General of the Army Omar N. Bradley Exhibit


He was a man who came not from wealth and privilege, but from a family that instilled the values of hard work, education, piety, and the ability to rely on oneself. Born in 1893, young Omar walked to school with his father from an early age. He would learn how to provide the family with food through hunting and fishing. In 1911, he accepted an appointment to the United States Military Academy and graduated in 1915 as part of "the class the stars fell on." Missing World War I, he spent the interwar years as a student at such places as the Infantry School, the Command and General Staff College, and the Army War College, and teaching as an instructor at West Point and Fort Benning.

By the beginning of World War II, Lieutenant Colonel Bradley was promoted over the rank of colonel and given a brigadier’s star when he became Commandant of the Infantry School. He was the first member of his class to reach the rank of general. Before heading overseas, he commanded and trained both the 82nd Infantry Division (Airborne) and the 28th Infantry Division. Upon reaching North Africa, Omar Bradley was first the eyes and ears of General Dwight D. Eisenhower and would soon become Commanding General of II Corps which he led during the invasion of Sicily. It was during this campaign that he received the title of “the Soldier’s General” from Ernie Pyle.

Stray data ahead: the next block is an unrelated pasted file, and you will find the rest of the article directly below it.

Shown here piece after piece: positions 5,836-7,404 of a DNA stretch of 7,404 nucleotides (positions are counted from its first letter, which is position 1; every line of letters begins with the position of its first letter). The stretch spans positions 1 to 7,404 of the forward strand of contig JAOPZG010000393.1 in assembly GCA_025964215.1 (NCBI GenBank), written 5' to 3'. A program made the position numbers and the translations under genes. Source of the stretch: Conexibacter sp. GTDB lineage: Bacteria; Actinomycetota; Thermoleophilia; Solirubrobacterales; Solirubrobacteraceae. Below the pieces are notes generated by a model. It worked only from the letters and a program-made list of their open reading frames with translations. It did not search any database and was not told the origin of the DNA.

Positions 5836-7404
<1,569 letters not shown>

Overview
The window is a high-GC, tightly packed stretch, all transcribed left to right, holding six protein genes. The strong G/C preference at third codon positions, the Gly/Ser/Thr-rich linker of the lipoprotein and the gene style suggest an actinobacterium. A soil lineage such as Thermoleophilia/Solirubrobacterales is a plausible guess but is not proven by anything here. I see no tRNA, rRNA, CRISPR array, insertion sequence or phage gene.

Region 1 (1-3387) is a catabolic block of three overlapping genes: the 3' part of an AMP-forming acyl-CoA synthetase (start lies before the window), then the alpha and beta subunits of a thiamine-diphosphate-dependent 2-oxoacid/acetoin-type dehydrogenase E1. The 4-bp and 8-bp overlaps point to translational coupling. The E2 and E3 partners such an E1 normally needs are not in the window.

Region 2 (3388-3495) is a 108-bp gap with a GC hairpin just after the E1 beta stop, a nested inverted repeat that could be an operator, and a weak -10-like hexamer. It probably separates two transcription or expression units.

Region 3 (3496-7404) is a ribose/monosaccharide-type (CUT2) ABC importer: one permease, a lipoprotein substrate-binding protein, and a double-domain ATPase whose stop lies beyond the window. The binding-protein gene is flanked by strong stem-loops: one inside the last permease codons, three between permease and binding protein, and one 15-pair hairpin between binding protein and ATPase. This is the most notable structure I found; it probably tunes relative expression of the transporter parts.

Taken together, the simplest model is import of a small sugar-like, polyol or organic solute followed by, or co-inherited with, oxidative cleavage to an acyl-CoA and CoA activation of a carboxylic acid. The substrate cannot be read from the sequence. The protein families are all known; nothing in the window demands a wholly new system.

With Sicily conquered and the invasion of the Italian mainland imminent, General Bradley was tapped to lead the planning of what would become Operation Overlord and the cracking of German-held Europe. Two months after the allied landings on D-Day, 6 June 1944, Bradley was given command of the newly formed 12th U.S. Army Group, which consisted of the First, Third, Ninth, and Fifteenth Armies. It was the largest single command of American troops ever fielded, which he would lead until victory was achieved in May 1945.

Shortly after victory, General Bradley was appointed Director of the Veterans Administration. This job would prove to be one of his hardest and one of his most rewarding as he aided those he led in time of war. By 1948, Bradley succeeded General Eisenhower as Chief of Staff of the Army. Only a year later he was selected as the very first Chairman of the newly organized Joint Chiefs of Staff. On 22 September 1950, he was promoted to the rank of General of the Army. He would prove to be the last of the five star generals.

General of the Army Omar Bradley retired from active duty in August 1953. His post Army life would prove to be just as lively. He became somewhat of a celebrity, hobnobbing with the likes of Elvis Presley, Bob Hope, Frank Sinatra, and Karl Malden. But he always kept his country and the U.S. Army as his highest main concern. In April 1981, General of the Army Omar N. Bradley passed away.
Instantly recognizable and a man for all seasons, Omar N. Bradley, America's last five star general, is a true American icon who, in profile, captures our storied military history, our strength of industry, and serves as a mirror to the common man.